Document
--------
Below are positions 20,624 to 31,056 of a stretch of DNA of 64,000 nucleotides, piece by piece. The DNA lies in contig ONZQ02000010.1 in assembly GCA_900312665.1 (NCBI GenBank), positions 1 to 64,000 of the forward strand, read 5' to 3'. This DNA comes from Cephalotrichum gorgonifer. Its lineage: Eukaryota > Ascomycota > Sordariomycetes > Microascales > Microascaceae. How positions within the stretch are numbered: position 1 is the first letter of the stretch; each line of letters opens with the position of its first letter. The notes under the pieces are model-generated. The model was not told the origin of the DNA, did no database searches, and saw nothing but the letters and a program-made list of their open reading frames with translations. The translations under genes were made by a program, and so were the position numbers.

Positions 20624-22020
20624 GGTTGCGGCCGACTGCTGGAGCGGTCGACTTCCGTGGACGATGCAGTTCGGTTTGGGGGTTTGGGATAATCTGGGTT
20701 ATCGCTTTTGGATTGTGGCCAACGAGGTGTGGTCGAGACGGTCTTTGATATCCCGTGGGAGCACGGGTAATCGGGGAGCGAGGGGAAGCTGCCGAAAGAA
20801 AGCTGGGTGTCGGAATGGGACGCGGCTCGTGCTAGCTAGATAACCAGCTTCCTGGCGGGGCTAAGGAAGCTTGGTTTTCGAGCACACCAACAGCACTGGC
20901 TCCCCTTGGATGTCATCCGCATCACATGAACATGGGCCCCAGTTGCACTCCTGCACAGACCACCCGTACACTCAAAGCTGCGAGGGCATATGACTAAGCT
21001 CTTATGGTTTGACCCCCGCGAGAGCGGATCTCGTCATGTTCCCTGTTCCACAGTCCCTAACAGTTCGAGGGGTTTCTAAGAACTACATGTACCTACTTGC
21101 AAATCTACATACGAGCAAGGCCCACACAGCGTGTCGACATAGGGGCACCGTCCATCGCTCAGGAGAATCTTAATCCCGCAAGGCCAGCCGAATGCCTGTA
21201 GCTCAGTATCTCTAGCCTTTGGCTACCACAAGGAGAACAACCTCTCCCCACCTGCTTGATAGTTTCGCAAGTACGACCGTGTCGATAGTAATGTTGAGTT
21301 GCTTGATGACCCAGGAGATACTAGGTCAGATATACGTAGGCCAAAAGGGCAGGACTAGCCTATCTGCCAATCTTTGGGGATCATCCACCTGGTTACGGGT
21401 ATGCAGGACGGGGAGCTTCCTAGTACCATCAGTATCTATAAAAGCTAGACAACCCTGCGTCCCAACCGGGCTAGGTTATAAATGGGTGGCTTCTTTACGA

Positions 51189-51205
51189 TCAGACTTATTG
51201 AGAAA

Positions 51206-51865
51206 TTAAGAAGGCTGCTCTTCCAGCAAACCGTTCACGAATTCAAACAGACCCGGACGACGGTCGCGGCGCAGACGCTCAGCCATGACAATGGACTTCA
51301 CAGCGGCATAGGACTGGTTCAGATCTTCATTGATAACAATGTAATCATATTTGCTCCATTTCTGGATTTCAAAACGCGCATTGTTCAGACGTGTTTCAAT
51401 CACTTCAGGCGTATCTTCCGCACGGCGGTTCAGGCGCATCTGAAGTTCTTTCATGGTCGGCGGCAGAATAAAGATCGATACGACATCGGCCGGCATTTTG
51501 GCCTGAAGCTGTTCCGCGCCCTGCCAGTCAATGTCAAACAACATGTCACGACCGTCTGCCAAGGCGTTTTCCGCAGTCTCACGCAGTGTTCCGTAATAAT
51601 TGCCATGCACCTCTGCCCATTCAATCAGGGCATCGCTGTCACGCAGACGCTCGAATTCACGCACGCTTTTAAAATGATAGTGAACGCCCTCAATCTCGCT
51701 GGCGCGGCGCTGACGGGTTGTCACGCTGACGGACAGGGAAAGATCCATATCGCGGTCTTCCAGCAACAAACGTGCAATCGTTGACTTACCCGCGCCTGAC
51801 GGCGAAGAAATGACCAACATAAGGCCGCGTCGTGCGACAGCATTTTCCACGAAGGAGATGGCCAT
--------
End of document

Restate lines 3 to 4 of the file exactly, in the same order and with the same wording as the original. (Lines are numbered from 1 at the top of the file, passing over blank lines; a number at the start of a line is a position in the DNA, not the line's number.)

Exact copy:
20624 GGTTGCGGCCGACTGCTGGAGCGGTCGACTTCCGTGGACGATGCAGTTCGGTTTGGGGGTTTGGGATAATCTGGGTT
20701 ATCGCTTTTGGATTGTGGCCAACGAGGTGTGGTCGAGACGGTCTTTGATATCCCGTGGGAGCACGGGTAATCGGGGAGCGAGGGGAAGCTGCCGAAAGAA